I found out about this memorandum at the Contractor Coaching Partnership Blog titled “Region 1 EPA and OSHA to work together on RRP/OSHA enforcement”.  In the blog Mark Paskell highlights from the memorandum some of the ways OSHA and EPA will work together.  Here is one highlight renovators will be sure to find sobering:

“EPA and OSHA may conduct joint inspections as appropriate to carry out the purposes of their respective statutory authorities. Such inspections may be coordinated in advance but may also be scheduled on an ad-hoc basis.”

RRP Violations, OSHA violations, OSHA and RRP violationsWith spring only a short time away, contractors will soon be working outdoors again in the northeast.  This will make the work they do and the work practices they use much more visible to OSHA and EPA.  Consider yourself warned and get ready.  In additional to the work practices required under RRP rules, there are plenty of OSHA regulations and requirements as well.  If you don’t have written safety plans for the work your business performs, or if you have not provided the required safety training and equipment for your workers, you might become an easy target. 

Whether guilty or not, know your rights as a business if you are visited.  As a business, if written up by a government agency, you will be considered guilty until you prove your innocence, at your own expense.   How you handle the visit can make a big difference.  See this previous RRPedia post for guidance on how to handle a request for information should either OSHA or EPA drop by to collect information or send a request your way.

Topics: OSHA Considerations, Enforcement and Inspections, OSHA - EPA Challenges, EPA Announcements

EPA Publishes First RRP Enforcement of Lead Safe Work Practices

Posted by Shawn McCadden on Mon, May 16, 2011 @ 01:18 PM

EPA Publishes First RRP Enforcement of Lead Safe Work Practices

Today the EPA announced it's first enforcement actions against a renovator for violations of the lead-safe work practices required under the RRP Rule.  

RRP EnforcementThe press release below explains how the violator was investigated after a YouTube video of the the renovator's workers in action was posted showing the total lack of lead-safe work practices in place as the workers used power equipment to remove paint on a rental property on Rockland ME.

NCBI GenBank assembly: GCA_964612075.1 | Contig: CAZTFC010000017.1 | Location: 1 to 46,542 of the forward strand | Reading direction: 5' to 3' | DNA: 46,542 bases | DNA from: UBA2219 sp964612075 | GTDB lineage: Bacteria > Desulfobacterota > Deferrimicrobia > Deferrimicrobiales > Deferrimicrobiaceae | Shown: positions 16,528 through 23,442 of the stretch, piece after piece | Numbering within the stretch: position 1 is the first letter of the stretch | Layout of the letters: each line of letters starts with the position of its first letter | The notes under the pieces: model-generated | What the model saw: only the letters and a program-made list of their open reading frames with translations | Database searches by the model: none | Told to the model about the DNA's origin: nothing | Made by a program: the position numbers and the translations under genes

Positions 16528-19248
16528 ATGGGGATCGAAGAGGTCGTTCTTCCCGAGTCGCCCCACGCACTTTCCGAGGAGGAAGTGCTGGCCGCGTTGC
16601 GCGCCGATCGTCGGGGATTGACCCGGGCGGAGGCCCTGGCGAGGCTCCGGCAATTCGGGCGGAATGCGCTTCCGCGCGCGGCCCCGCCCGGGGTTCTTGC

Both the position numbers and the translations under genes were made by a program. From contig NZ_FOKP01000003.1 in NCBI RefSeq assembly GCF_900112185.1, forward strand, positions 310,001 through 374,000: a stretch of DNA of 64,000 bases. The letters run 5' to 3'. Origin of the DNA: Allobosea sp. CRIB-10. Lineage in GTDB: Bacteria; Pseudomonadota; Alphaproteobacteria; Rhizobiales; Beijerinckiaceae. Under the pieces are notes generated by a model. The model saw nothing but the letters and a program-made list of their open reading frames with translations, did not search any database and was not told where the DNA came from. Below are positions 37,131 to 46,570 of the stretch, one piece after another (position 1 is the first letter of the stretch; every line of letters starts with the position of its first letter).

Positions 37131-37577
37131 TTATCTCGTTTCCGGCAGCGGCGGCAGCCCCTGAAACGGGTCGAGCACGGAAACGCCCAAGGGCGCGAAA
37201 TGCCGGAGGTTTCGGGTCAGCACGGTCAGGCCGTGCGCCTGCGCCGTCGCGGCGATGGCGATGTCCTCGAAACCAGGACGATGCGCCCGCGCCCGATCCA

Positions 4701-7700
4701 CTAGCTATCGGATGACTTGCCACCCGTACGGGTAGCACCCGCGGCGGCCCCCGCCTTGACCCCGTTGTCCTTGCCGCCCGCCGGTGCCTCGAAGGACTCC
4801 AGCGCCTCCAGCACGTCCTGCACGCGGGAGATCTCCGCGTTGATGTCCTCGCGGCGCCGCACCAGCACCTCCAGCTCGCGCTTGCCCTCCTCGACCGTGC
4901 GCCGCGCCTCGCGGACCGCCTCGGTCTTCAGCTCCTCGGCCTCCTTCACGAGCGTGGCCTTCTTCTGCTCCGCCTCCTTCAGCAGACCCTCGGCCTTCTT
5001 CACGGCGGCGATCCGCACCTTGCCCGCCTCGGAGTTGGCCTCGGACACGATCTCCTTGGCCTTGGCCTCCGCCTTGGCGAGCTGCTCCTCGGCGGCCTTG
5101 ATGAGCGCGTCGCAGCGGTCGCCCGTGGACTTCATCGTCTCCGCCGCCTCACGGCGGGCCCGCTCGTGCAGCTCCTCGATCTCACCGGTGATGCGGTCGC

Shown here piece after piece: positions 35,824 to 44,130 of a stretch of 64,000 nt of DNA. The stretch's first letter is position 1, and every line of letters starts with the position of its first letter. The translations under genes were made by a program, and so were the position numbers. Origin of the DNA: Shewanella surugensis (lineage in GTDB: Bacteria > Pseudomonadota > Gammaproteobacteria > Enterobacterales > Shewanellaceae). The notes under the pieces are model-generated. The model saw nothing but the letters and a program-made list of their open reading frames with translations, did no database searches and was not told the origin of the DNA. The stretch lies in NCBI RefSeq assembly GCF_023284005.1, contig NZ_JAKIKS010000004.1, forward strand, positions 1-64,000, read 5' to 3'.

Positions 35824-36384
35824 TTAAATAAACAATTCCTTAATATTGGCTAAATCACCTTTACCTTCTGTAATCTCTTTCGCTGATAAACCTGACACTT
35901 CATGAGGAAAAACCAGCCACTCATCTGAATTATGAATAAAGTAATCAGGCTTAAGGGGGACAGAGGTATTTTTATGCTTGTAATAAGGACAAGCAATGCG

EPA’s investigation found that Mr. Wentworth failed to: obtain required certification as a renovation firm from EPA; post warning signs in the work area; cover the ground in the work area with plastic sheeting to collect falling lead paint debris; contain waste from the renovation activities to prevent releases of dust and debris before the waste is removed from the work area for storage or disposal; prohibit use of machines that remove lead-based paint through high speed operation without HEPA exhaust controls; and establish and maintain records necessary to demonstrate compliance with the Renovation Rule.  

Click here to watch the video which provided all the evidence the EPA needed.

RRP Inspections and auditsWill this be the first of many press releases by EPA regarding enforcement?   Many contractors who have complied with the RRP rule hope so.  According to Curt Spalding, regional administrator of EPA’s New England office: "Enforcement of these rules is important to protecting children and the business interests of those contractors who are following the rules.” 

Time will tell if anyone else at EPA other Curt Spalding recognizes the importance of enforcement. 


RRP enforcment in Maine

 

News Release
U.S. Environmental Protection Agency
New England Regional Office
May 16, 2011

Contact: David Deegan, (617) 918-1017

Maine Renovator Faces Penalty for Violations of Lead Renovation Rule

(Boston, Mass. – May 16, 2011) – A Rockland, Maine renovator is facing penalties for allegedly violating requirements designed to protect children from exposure to lead-based paint during painting and other renovation activities.